(This post draws heavily upon the experiences of Paul Macalindin as described in his book Upbeat, which chronicles his inspiring work with the National Youth Orchestra of Iraq. To read more posts in this series go to the March to August 2017 Blog Archive on your right.)
'Jo asked me to sit down at the piano and talk on camera about the NYOI. We did two takes: my story of how it all began in take one, and then the version Jo asked me to adapt, which painted Zuhal as a fairy-tale heroine who singlehandedly created the orchestra. This, I felt, rather confirmed my doubts.'
From Upbeat: the Story of the National Youth Orchestra of Iraq by Paul Macalindin
The above quotation is short but telling: it demonstrates that the ability to engage with different partners in different ways at different times can easily morph into being all things to all people. Individuals can quickly lose themselves within the multiple worlds and contexts of their partners: their words, actions and the way they present themselves twisting and fragmenting into often uncomfortable positions and shapes in response to the perceived needs and demands of others.
Integrity and sense of self dissolve; the uniqueness of an individual's mission and activities become increasingly diluted within others' needs and whims.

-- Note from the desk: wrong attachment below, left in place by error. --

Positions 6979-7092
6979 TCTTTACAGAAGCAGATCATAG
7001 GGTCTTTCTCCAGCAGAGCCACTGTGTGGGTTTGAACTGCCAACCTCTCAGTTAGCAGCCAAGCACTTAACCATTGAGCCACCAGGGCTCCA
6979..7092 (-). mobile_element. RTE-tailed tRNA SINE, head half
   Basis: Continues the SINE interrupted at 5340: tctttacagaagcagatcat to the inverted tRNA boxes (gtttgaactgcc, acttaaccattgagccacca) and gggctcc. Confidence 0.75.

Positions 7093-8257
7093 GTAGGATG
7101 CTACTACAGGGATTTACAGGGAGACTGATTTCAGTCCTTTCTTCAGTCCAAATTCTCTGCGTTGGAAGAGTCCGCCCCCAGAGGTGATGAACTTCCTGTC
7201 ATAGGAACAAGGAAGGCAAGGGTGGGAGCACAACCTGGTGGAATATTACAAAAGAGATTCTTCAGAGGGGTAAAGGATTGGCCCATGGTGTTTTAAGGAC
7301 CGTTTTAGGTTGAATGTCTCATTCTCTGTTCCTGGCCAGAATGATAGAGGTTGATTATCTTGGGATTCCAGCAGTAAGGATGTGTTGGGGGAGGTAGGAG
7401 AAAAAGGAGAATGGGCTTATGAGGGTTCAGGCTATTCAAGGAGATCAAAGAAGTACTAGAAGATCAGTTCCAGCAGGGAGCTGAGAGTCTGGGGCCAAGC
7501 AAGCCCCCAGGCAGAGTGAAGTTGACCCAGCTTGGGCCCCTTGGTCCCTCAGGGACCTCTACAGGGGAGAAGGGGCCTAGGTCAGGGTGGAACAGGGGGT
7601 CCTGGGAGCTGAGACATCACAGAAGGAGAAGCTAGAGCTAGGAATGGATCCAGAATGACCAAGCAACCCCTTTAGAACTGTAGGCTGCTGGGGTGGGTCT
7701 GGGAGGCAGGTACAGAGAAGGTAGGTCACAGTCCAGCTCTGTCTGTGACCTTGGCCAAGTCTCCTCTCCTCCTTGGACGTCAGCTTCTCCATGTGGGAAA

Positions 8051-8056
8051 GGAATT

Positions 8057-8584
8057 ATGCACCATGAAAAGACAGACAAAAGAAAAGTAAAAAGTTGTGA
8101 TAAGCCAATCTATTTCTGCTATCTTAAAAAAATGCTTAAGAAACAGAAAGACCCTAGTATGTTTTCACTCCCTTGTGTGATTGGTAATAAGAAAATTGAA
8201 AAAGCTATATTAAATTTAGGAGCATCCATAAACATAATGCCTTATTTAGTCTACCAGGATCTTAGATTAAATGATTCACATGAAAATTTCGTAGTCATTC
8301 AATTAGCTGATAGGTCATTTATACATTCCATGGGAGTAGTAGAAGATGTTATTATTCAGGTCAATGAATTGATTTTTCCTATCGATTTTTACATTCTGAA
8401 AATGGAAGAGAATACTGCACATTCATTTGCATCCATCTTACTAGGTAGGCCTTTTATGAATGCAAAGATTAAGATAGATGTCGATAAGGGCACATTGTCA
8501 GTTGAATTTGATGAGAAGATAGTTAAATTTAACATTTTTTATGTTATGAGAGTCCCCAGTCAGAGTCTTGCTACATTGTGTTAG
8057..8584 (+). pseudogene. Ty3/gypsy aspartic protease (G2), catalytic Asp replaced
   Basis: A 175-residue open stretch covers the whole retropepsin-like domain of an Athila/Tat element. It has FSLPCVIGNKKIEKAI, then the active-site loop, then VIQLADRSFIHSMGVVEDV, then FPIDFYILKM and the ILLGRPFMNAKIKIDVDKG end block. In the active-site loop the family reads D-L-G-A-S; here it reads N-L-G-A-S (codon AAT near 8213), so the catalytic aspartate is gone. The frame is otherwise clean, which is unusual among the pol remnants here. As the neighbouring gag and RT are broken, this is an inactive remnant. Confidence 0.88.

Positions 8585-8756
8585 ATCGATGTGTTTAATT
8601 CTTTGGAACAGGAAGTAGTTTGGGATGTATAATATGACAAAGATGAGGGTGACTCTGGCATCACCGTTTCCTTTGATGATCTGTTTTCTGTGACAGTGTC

This is not an outcome anyone seeking to challenge the status quo and create something new and innovative wants to realise. There is no surer way of becoming part of the thing you are seeking to change than by being blown here and there by the whimful winds of others who, for the most part, will belong to the established way of thinking and doing things.
As discussed in an earlier post, the way to avoid becoming lost within others' worlds is to become a social and cultural sponge: to be able to soak-up and adopt some of the surrounding social and cultural ways of doing things but at the same time avoid the uniqueness of your role and the clarity of your purpose being dissolved as a consequence.
Lastly, individuals possessing more or less power than those with which they work also contributes to loss of integrity and some people becoming chess pieces or even playthings within others' worlds. This aspect and its consequences for the health and effectiveness of collaborative initiatives is explored here.